Artist William Monk (Grimm Gallery, Amsterdam) purchased this south London warehouse building as a place to live and work in 2009. The building’s main attractions were the generous ceiling height and excellent natural light that are essential to the large landscape paintings he is noted for.
For several years, Monk lived and worked in the building in an ad- hoc manner with his wife Clemence, but with the arrival of their first child imminent, they sought a more formal distinction between the living and working parts of their home.
Dingle Price Architects’ solution took advantage of the existing mezzanine to create a distinct threshold that subdivides the warehouse into two approximately equal halves. The design proposed that the residential half, in effect, became a two storey house which appears to sit within the industrial building. The front façade of this house overlooks and animates the studio space which attains the character of a small piazza or garden,
a feeling further enhanced by the large landscape paintings in progress.
The spatial organisation of the interior draws on the classical heritage and symmetrical nature of the industrial building to provide a series of interconnected rooms of varied scale and proportion.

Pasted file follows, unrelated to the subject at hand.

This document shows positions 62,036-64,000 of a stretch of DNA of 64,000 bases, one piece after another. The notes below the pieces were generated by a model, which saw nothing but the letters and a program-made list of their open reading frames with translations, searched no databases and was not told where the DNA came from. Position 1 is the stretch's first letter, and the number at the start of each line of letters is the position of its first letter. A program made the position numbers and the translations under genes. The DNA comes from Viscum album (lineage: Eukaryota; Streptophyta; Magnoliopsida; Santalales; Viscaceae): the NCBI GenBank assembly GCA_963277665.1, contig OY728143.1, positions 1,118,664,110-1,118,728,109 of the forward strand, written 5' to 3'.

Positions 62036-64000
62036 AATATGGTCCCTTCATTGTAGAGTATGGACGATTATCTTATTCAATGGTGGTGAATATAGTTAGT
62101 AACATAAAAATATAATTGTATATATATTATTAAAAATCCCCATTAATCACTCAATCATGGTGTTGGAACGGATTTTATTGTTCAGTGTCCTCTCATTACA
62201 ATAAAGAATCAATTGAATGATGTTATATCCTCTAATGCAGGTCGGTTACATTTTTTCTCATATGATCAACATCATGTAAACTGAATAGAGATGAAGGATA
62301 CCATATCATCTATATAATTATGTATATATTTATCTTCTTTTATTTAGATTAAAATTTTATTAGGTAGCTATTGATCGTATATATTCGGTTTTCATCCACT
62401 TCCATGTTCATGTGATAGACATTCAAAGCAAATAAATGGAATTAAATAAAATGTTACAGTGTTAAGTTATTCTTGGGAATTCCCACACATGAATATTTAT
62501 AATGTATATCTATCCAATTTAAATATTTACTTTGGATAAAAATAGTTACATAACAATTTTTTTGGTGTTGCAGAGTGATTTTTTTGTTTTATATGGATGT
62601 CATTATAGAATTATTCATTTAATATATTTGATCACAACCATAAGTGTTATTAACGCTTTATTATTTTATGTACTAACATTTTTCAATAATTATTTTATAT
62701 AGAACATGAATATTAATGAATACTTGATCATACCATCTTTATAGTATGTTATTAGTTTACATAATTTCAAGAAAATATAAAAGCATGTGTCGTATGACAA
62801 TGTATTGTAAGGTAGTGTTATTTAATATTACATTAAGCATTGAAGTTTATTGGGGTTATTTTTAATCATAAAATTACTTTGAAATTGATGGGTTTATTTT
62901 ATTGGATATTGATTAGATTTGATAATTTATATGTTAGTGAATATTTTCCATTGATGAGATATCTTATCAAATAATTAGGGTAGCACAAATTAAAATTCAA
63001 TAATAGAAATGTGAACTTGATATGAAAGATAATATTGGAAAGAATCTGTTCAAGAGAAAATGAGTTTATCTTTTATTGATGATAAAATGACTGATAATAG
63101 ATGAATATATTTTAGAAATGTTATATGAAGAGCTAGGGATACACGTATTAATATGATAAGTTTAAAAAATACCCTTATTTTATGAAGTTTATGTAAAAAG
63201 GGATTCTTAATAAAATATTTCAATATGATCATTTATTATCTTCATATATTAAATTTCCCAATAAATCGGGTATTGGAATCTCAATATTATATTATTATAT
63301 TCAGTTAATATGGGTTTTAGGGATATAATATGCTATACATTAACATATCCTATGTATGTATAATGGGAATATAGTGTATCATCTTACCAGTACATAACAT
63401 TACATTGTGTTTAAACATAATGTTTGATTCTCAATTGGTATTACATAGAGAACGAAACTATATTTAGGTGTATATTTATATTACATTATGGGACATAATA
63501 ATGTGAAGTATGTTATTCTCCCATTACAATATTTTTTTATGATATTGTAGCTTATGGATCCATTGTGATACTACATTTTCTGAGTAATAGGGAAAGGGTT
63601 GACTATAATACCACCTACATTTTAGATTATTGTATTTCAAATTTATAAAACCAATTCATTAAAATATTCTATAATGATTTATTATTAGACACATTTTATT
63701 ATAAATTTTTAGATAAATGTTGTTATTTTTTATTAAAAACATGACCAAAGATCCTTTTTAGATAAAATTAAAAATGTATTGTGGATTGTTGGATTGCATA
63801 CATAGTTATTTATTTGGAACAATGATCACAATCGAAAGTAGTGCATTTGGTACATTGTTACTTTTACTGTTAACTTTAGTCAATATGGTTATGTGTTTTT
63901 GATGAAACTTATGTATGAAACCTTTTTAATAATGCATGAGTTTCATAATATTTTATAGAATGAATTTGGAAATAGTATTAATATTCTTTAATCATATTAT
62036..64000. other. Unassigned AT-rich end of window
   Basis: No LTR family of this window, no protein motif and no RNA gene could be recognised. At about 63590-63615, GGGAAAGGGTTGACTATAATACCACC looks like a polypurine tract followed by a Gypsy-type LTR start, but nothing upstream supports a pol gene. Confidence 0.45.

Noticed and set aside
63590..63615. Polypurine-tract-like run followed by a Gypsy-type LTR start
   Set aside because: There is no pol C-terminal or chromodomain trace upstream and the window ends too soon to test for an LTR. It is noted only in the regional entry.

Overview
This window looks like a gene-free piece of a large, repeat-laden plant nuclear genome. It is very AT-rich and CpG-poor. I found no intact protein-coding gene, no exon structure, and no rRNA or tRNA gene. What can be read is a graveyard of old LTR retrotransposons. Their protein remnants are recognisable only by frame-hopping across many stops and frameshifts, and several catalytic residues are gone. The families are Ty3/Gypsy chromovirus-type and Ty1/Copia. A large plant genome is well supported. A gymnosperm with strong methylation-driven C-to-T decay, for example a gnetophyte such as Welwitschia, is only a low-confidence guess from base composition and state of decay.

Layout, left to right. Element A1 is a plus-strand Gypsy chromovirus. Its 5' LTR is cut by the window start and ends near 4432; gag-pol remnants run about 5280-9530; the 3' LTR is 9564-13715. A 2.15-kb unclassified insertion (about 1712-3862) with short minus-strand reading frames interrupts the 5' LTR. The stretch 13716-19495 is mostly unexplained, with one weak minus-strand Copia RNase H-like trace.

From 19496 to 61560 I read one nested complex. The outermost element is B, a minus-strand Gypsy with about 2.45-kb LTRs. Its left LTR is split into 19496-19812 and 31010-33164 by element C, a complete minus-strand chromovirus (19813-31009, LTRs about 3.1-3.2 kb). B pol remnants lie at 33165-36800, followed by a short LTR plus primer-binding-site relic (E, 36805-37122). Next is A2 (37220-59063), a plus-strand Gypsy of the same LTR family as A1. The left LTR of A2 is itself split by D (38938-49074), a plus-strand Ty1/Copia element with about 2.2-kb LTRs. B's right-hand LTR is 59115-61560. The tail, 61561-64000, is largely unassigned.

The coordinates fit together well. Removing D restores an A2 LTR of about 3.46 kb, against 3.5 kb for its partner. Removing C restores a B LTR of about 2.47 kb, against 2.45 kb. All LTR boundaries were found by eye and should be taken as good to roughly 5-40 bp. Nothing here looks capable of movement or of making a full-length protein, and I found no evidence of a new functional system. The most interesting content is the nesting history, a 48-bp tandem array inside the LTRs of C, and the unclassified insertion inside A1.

Whilst the residence can be entirely or partially closed off from the studio when necessary, opening the doors and shutters reveals scenic views and routes through this internalised landscape.
With the intention of heightening the spatial drama of the interior, the material palette is suppressed, consisting primarily of painted plaster, and both painted and unpainted planks of southern yellow pine. This tactic serves also to focus attention on Monk’s paintings, which as well as inhabiting the studio space figure alongside the works of other artists within the residence.
Entering the building from the street, a compact lobby leads directly into the double height studio space which is filled by the numerous artworks in progress and their associated paraphernalia. One looks up from the studio to the paired shuttered windows in the façade of the residence, and to the two symmetrically placed doorways at its corners which link the studio to the generous open plan living space. The plan of the living room is orchestrated by the two unfinished southern yellow pine objects that sit at opposing ends of the space; The kitchen, and the upwards staircase. The staircase gives onto
a centralised landing that is lit by the round feature window of the original warehouse. This space offers a pair of doors to two similarly arranged bedrooms which feature skylights as well as the internal windows giving views back down to the studio below.
Monk and Price are currently in dialogue about a second studio project, this time in the south west of England.